Turkish President Recep Tayyip Erdogan on Monday unveiled Istanbul’s new international airport, which his government claims will be the world’s largest.

One of the president’s favoured mega-projects, Erdogan says the 10.5 billion euros ($12 billion) project will make Istanbul a global travel hub linking Europe, Asia and Africa and turn flag carrier Turkish Airlines into an aviation giant.

Herewith some facts and figures:


By year’s end, the new airport will be able to handle up to 90 million passengers annually, ranking it in the world’s top five. This will rise to 200 million passengers when all facilities are completed in 2028, by which time it could well be number one.

In 2017, that title was held by Atlanta airport in the US, with just under 104 million passengers, according to Airport Council International (ACI) figures. Next came Beijing on 95.7 million passengers, Dubai 88.2 million, Tokyo 85.4 million and Los Angeles 84.5 million.

In Europe, London-Heathrow ranked seventh globally with 78 million passengers last year. Paris-Charles de Gaulle came in 10th on 69.4 million, Amsterdam 11th with 68.5 million, Frankfurt 14th at 64.5 million and then Istanbul in 15th position with 64.1 million.

The ACI said Turkish air traffic grew 10.9 per cent last year, picking up pace in the first half of 2018 to 15.7 per cent.

Construction, facilities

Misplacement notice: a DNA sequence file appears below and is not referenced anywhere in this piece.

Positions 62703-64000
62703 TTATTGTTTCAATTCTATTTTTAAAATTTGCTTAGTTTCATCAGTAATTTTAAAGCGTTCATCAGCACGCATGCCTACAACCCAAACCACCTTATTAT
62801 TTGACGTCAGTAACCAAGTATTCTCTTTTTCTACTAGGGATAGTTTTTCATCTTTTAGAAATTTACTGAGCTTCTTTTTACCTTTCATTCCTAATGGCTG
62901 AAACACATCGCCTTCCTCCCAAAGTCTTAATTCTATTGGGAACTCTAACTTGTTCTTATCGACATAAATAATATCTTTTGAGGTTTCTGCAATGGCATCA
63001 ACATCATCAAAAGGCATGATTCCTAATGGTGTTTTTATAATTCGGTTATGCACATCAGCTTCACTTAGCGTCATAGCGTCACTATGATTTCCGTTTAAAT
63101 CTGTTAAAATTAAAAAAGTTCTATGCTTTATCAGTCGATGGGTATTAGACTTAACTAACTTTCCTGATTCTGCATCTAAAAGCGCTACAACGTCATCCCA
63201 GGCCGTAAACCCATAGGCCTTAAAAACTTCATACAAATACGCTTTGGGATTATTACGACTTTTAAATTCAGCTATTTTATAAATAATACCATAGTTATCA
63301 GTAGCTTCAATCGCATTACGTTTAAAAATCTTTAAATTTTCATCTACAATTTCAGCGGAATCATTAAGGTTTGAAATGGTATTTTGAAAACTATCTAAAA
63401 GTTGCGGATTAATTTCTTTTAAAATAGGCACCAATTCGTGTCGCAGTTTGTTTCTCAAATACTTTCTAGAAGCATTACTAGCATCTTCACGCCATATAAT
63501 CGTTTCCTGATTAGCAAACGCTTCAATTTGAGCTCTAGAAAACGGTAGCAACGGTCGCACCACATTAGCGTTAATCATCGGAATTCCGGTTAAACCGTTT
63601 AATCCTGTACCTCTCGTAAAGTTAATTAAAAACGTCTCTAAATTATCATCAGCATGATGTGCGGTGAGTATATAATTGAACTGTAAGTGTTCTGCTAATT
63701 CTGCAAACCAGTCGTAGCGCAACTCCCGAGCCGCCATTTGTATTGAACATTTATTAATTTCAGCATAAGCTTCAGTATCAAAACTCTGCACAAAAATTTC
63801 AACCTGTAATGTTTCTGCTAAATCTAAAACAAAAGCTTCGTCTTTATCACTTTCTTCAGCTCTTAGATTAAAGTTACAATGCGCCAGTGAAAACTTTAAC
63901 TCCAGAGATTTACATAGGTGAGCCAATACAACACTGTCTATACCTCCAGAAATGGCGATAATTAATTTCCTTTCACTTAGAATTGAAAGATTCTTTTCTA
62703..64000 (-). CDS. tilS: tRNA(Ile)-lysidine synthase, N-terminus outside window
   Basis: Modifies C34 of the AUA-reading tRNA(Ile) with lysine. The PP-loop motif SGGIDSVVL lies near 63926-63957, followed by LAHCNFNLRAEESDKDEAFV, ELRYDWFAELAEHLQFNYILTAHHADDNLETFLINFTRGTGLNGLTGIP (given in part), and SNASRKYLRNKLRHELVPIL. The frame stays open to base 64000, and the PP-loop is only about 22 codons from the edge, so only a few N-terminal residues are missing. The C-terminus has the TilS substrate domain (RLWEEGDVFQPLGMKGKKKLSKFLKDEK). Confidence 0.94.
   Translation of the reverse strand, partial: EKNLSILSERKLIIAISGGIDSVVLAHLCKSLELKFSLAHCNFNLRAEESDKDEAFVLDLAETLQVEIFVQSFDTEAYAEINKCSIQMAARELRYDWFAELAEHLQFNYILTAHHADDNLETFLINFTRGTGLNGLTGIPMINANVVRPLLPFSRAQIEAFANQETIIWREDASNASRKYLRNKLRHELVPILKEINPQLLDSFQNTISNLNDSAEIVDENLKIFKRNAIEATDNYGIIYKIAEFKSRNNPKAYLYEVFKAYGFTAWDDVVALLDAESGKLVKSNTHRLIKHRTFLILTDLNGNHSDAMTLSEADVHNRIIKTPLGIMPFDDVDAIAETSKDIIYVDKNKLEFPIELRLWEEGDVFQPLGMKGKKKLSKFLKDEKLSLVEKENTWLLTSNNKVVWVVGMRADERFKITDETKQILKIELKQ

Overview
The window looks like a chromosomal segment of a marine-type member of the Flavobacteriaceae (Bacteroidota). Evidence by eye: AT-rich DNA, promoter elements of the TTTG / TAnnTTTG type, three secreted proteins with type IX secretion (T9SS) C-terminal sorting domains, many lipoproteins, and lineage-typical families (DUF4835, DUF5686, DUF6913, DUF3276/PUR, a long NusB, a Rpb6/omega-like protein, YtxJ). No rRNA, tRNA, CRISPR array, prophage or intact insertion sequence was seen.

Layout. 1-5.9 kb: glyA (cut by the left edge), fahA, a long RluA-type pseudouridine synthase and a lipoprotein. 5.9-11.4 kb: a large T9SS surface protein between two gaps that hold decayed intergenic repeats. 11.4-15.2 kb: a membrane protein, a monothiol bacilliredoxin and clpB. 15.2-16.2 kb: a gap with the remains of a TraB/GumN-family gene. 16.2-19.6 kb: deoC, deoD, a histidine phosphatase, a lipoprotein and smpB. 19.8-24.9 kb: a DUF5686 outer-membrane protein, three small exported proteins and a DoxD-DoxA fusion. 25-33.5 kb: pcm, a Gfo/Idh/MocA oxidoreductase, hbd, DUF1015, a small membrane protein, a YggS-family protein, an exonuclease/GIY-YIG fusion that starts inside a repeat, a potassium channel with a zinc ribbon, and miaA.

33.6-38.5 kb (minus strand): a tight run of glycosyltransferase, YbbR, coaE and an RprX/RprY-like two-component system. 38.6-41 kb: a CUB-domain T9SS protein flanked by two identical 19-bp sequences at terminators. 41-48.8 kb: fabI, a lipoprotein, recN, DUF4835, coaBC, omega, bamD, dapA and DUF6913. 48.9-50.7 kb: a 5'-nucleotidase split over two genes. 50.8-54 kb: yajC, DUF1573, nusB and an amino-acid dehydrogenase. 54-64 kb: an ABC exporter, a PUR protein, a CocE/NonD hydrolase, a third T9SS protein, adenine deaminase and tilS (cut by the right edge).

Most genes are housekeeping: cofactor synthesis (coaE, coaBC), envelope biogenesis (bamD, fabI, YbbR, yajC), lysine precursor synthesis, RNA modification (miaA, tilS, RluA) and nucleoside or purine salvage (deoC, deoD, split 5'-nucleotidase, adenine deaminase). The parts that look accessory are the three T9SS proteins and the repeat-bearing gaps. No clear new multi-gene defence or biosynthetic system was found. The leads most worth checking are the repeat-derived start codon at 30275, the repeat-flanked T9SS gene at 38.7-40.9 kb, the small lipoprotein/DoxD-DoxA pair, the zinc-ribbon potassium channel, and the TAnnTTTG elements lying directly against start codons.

The airport is being built in the Arnavutkoy district on the European side of Istanbul.

It is the first completely new “greenfield” facility in Europe in nearly 20 years, the ACI says.

When all four construction phases are complete in 2028, the airport will have six runways and two terminal buildings, covering an area of 76 square kilometres, according to operator IGA.

The last totally new airport in Europe was Athens which entered service in 2001, preceded by Munich in 1992.

Air traffic growth

The International Air Transport Association says global air traffic is growing at an annual rate of 3.5 per cent.

That means 4.1 billion passengers will take to the air this year, doubling to 8.2 billion by 2037.

Industry body IATA repeatedly warns that airports around the world will struggle to deal with this expansion, urging governments to make the necessary investment to keep up.


Erdogan is expected to reveal the airport’s new name at a lavish ribbon-cutting ceremony.

The new facility replaces Istanbul’s ageing Ataturk Airport and the launch takes place on the 95th anniversary of modern Turkey’s founding by Mustafa Kemal Ataturk.

However the president, who has been accused by secularists of undermining Ataturk’s legacy, has indicated he would prefer not to have the new airport named after the founder.

Many observers predict Erdogan, who often references the Ottoman Empire, will instead name it after an Ottoman-era sultan such as Abdulhamid II. Some supporters have even argued it should carry Erdogan’s name.